The Cebolla Alternate mostly followed the same road. His suggestion only trimmed a short section of the trail. Both routes were entirely exposed, so from that standpoint, it didn't seem to matter which way we went. We elected to take DhammaBum's alternate because the shorter distance would reduce the time we spent exposed to the sun.
An unexpected bonus of following his suggestion appeared when we reached the highway intersection. We found someone had left a water cache there. The extra water allowed us to top off our bottles.
We soon discovered there was also a downside to following this route. NM 117 had almost no shoulder to walk on. We had to hike the rest of the way along the white line at the edge of the asphalt.
At least we began to see a few trees again. At around 3 p.m., we found enough shade to take a 20-minute break.
When I saw a yellow warning sign ahead, I thought it was another unnecessary cattle crossing sign. Then I got closer and realized it was a warning for elk. I didn't see any elk and wasn't hopeful for the chance. This didn't seem like an inviting place for any large animal.
There wasn't a lot of traffic on the highway, which was a good thing considering there was no place to walk except on the pavement.
We followed the highway for 5.6 miles before the Cebolla Alternate joined with it.
I was beginning to see large volcanic boulders near the road. They were part of the Zuni-Bandera volcanic field, which also included El Malpaís National Monument. This area was an active zone of cinder cones and lava flows for about 1.5 million years. The most recent activity happened about 3,000 years ago.
Many people think of this as a wasteland. Malpaís is a Spanish word for badlands. I thought the field of dark rocks was fascinating. It reminded me of volcanic areas on the Pacific Crest Trail.
When U.S. scientists were looking for a spot to test the first atomic bomb assembled during the Manhattan Project, they considered dropping it here.
Our alternate route put us close to the lava flow area for several miles without traversing directly over the most rugged sections.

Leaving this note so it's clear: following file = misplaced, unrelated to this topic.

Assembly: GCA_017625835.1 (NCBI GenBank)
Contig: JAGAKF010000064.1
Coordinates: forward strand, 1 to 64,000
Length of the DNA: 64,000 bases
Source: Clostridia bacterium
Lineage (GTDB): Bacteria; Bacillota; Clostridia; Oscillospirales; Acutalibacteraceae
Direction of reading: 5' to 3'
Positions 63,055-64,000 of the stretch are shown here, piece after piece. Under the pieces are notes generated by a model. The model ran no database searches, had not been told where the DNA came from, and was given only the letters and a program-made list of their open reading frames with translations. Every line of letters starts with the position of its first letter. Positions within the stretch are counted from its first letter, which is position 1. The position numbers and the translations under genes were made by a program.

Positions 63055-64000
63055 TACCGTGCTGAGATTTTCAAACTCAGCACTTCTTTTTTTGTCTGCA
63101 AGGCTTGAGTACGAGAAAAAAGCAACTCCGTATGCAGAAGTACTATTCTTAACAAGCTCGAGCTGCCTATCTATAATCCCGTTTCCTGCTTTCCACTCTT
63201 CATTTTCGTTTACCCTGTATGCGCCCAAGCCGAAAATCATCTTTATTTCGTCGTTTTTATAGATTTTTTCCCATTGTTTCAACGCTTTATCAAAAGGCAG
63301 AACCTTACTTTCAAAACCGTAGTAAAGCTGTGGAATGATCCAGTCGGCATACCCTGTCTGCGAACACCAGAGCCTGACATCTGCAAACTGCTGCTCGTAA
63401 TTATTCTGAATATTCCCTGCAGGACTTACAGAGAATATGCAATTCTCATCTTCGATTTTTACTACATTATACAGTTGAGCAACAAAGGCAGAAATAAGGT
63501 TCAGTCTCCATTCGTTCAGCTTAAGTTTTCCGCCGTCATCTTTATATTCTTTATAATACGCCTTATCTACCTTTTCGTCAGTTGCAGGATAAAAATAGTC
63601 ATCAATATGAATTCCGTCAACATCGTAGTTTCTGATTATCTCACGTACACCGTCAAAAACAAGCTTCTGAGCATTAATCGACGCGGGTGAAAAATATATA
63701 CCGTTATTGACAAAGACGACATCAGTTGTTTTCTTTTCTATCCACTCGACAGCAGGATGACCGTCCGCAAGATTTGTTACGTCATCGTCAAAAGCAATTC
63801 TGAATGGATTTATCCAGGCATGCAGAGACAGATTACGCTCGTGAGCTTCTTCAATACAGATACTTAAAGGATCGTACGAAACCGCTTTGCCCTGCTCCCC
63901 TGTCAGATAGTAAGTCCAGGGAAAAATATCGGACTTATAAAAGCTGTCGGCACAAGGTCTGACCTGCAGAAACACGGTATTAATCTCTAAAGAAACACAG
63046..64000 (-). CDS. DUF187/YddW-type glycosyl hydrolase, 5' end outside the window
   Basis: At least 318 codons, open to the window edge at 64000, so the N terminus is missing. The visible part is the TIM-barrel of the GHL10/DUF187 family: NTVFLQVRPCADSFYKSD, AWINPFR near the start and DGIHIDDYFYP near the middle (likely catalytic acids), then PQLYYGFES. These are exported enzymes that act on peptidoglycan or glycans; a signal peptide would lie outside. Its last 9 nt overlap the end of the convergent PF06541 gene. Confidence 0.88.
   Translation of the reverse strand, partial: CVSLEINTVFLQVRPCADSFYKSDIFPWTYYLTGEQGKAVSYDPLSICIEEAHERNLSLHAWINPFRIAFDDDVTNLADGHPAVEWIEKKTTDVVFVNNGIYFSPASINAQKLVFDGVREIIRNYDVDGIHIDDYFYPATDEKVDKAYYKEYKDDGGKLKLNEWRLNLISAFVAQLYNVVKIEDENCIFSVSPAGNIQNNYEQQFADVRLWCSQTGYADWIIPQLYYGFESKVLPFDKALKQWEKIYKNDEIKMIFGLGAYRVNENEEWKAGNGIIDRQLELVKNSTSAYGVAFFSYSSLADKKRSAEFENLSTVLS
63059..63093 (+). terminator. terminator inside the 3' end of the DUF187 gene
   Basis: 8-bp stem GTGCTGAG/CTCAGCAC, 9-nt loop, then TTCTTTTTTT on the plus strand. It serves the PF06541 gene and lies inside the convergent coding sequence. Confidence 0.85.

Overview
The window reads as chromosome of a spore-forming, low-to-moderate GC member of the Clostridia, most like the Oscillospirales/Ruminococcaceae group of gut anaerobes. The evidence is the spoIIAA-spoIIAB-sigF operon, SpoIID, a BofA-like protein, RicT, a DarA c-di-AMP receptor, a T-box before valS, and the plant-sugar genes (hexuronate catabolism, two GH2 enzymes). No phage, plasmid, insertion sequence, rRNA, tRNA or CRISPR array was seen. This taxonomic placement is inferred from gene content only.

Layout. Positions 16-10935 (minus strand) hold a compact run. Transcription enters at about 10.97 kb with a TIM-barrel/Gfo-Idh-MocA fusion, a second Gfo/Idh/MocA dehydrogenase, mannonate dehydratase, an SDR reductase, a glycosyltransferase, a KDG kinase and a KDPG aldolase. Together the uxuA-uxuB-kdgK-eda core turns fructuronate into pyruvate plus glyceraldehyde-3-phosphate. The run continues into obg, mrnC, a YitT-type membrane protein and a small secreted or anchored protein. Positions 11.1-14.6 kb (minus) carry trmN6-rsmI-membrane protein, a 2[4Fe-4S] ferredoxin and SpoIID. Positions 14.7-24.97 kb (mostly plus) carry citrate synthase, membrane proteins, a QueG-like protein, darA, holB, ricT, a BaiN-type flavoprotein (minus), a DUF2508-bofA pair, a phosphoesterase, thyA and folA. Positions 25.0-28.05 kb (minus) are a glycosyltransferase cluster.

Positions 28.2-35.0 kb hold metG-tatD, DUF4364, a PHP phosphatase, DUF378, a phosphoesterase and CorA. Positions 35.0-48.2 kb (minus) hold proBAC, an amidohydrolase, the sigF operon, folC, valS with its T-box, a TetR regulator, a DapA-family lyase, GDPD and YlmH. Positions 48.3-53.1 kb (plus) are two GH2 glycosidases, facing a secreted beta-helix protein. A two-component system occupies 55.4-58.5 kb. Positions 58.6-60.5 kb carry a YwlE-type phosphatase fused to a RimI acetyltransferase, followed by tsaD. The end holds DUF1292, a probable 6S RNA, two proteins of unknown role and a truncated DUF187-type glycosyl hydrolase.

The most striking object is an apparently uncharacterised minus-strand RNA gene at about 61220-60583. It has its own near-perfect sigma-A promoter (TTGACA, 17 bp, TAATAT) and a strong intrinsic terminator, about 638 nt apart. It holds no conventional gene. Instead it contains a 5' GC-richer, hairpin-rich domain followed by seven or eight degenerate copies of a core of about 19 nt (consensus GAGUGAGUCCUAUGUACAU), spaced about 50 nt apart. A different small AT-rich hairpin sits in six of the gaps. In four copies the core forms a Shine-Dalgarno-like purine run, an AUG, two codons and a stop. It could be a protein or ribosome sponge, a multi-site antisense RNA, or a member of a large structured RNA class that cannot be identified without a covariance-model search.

A couple of solar wells were located about a quarter-mile from the highway. They were our last opportunity to get water until tomorrow.
A maintenance crew was working on the solar panels of the first one, so we continued to the second one, hoping that it was working. The water was running when we got there, and we were able to filter and refill our bottles.
We didn't want to camp in an open field near the highway, so we had to continue walking until we reached South Narrows Picnic Area. We arrived there at 6:40 p.m.
This was a day-use area, but some comments in the Guthook app said we could find places to camp if we followed a trail up to a ledge above the picnic area. I was so worn out by this time I could barely climb the rocks to reach the open space.
I felt a little braindead as wandered around to find a place to pitch my tent. Finding a spot was difficult because the ground was mostly large slabs of rock. There were a few juniper and piñon trees here, so I looked for a spot where they would protect me from the wind.
While looking around, I found DhammaBum was camped here but no one else.
Without many opportunities to take a break in shade, today had been a tiring day. Tomorrow was going to be about the same, I figured, but with one big difference. We would arrive in Grants at the end of the day. When we got there, we could check into a motel for a shower, laundry, and a real bed. Knowing that will make any day bearable.
I keep a close watch on this heart of mine
I keep my eyes wide open all the time
I keep the ends out for the tie that binds
Because you're mine
I walk the line